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C# and C++

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Hey Guys, Ive just started to learn C++ but im wondering if perhaps I should have looked into C# instead. Could any of you explain C# to me? Would I do better to stop where im at with C++ and move to C#? And lastly, I installed visual C++.net on my computer which seems to me to be just visual studio.net with only C++ stuff. Can I install visual C#.net on top of visual C++.net? (did I word that right??) Thank you for your help.

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C++ is more general, so learning C++ will make great benefits later. C# is .NET specific, meaning it can only make programs run under .NET platform.


My compiler generates one error message: "does not compile."

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Learning C# first would be a hell of a lot less frustrating to a newbie than learning the confused mess that is C++. The fact that you have a vast class library available to you which lets you do interesting things very early on(such as GUI programming, sockets, threading etc...) makes the whole learning process a lot more motivating and you are much less likely to give up. While some see those months working with cout and cin as some sort of rite of passage, I don''t.
quote:

C++ is more general, so learning C++ will make great benefits later. C# is .NET specific, meaning it can only make programs run under .NET platform.


This is a valid point, but it doesnt really matter for someone at Emeran''s stage. If you are new at programming, your choice of learning language shouldnt be dictated by considerations as to industry support and the whole "my language is more l33t than your language" thing. The only thing that matters is the pedagogical aspect of the language.
As a newbie, you should learn the concepts behind programming. C++ has a tendency to hide those concepts behinds layer upon layer of quirky syntactical issues, and as such is not very well suited to be a beginner language.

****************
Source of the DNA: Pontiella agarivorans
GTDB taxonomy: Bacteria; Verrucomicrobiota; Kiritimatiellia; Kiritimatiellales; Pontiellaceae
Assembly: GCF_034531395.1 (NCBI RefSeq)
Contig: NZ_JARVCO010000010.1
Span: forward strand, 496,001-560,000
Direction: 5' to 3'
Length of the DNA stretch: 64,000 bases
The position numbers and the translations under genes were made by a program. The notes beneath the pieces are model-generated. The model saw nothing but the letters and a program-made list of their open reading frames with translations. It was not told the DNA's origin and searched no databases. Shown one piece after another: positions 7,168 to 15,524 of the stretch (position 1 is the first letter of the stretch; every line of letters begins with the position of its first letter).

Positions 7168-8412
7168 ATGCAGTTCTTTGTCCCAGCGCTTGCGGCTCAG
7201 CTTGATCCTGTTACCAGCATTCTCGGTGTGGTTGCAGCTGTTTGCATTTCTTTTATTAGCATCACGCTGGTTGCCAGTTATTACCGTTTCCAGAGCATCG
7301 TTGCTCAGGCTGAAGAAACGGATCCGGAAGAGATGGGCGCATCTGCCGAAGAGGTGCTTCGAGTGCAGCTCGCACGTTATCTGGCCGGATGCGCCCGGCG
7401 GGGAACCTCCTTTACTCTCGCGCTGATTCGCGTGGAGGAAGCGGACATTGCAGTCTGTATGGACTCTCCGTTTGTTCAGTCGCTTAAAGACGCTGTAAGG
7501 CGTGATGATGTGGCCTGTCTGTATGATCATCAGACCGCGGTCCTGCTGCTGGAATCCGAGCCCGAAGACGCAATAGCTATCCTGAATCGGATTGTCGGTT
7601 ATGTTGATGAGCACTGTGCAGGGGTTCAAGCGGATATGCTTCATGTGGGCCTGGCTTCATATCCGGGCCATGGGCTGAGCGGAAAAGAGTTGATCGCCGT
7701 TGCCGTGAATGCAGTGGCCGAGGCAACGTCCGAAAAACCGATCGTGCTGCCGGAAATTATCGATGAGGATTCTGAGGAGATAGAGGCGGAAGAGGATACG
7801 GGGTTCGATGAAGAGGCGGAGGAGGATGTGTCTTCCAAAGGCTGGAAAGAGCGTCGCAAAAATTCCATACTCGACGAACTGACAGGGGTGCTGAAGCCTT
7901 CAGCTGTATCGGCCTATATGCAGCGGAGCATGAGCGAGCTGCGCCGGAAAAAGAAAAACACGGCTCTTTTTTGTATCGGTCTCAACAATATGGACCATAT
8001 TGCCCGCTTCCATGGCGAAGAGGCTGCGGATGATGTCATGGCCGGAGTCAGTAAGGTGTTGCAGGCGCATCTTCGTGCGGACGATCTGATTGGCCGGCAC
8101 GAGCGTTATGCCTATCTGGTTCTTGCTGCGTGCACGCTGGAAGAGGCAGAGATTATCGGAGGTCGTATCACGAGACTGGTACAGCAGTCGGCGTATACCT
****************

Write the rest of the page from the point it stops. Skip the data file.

quote:

Can I install visual C#.net on top of visual C++.net?


Visual Studio.NET is mostly a plugin architecture. You have the base IDE, and then you have all the languages that can be plugged into it(Third party vendors have made plugins for other languages as well, such as Python, Perl and XSL/T). Installing VC# should work just fine.



"It is precisely because it is fashionable for Americans to know no science, even though they may be well educated otherwise, that they so easily fall prey to nonsense. They thus become part of the armies of the night, the purveyors of nitwittery, the retailers of intellectual junk food, the feeders on mental cardboard, for their ignorance keeps them from distinguishing nectar from sewage."
Isaac Asimov

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Thank you all for your reply, particularly Arild Fines, who not only answered my questions but responded to the other posters comments. Im going to go ahead and order some C# books and visual C#.net. I still have all of my C++ stuff so I can always go back there if need be.

Thanks again!

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quote:
Original post by Arild Fines
Learning C# first would be a hell of a lot less frustrating to a newbie than learning the confused mess that is C++.



I''d hardly consider C++ a confusing mess. The basics of C++ are just as easy to learn as C#.

quote:

The fact that you have a vast class library available to you which lets you do interesting things very early on(such as GUI programming, sockets, threading etc...) makes the whole learning process a lot more motivating and you are much less likely to give up.



Agreed. C++ lacks a strong standard library for doing things such as interprocess communication/remoting, GUI programming and what not. C++ is still a very exciting language to learn though.

I can''t wait until C# supports generic programming though.